Bank Of England Monitors Social Media Indicators

One of the world’s oldest and most respected financial institutions, the Bank of England, is embracing social media as a tool for gathering information about a range of economic indicators, according to Sky News, which first reported the news. The social media initiative is part of a larger “Big Data” push aimed at measuring and predicting economic activity more precisely, in order to set interest rates more effectively.

The BoE will analyze a range of data including social media sentiment and online discussion of things such as consumption behaviors and travel, as well as job searches, online prices, and other relevant factors. The Bank is also integrating data from more traditional sources like mortgage databases into the new analytical models, according to chief economist Andy Haldane.

Haldane told Sky News: “Official statistics tend to be lagging and tend to be revised. And what this scraping of the web can do is give us a better today read on what's going on.” He added that “informal sources… have been somewhat more reliable in picking up the uptick in the fortunes of the economy.”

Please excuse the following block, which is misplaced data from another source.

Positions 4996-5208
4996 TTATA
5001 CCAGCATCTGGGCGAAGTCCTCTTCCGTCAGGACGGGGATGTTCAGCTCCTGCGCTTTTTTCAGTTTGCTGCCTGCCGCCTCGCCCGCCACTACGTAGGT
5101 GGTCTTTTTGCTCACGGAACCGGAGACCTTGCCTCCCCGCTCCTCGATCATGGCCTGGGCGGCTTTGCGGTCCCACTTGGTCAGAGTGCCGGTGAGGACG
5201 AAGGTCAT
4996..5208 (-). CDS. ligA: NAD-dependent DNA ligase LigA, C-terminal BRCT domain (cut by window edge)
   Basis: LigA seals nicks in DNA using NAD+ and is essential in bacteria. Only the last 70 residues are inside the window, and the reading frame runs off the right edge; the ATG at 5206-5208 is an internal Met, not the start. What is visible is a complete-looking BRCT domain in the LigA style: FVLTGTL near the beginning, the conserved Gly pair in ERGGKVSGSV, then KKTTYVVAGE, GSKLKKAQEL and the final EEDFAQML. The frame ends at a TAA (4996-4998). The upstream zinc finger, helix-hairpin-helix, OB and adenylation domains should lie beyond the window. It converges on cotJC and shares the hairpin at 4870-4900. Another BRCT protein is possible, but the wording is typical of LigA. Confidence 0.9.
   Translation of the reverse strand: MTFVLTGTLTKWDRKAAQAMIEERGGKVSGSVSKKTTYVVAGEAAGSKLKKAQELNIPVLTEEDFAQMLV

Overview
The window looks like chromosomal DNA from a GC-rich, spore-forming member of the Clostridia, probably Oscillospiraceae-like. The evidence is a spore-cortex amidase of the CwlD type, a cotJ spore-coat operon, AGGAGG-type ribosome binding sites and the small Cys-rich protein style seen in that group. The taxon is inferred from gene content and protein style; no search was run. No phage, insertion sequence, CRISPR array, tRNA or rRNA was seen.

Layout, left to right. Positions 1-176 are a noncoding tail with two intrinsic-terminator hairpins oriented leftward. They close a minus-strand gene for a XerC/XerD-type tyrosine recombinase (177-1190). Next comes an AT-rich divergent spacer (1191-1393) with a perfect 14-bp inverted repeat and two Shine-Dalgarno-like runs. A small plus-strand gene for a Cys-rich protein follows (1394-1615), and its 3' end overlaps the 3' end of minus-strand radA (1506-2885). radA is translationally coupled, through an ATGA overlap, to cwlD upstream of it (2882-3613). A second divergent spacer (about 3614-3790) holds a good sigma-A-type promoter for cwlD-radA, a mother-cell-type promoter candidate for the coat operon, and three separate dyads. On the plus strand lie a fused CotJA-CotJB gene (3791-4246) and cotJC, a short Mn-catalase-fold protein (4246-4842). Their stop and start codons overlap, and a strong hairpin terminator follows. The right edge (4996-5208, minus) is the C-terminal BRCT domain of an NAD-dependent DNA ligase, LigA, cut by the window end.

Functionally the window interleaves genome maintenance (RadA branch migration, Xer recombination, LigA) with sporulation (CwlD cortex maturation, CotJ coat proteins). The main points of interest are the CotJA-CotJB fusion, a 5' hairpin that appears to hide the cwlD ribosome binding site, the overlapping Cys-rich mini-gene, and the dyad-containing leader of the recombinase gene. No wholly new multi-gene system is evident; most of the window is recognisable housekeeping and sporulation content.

Economists have been studying social media’s predictive capacities for at least a few years. Back in 2012 I wrote about a study by SAS and UN Global Pulse, a UN think tank, which demonstrated that social media can be used to predict unemployment trends, giving an early warning of economic downturns. The study drew on social media conversations in the U.S. and Ireland from June 2009-June 2011.

The researchers examined online job-related conversations from blogs, forums and news in the U.S. and Ireland (which suffered one of the steepest economic downturns in the developed world) and assigned a quantitative “mood score” based on the tone of the conversations. The researchers found that the volume of conversations showing a “confused” mood correlated with an uptick in unemployment three months later. Likewise, conversations about public transportation spiked about a month before unemployment.

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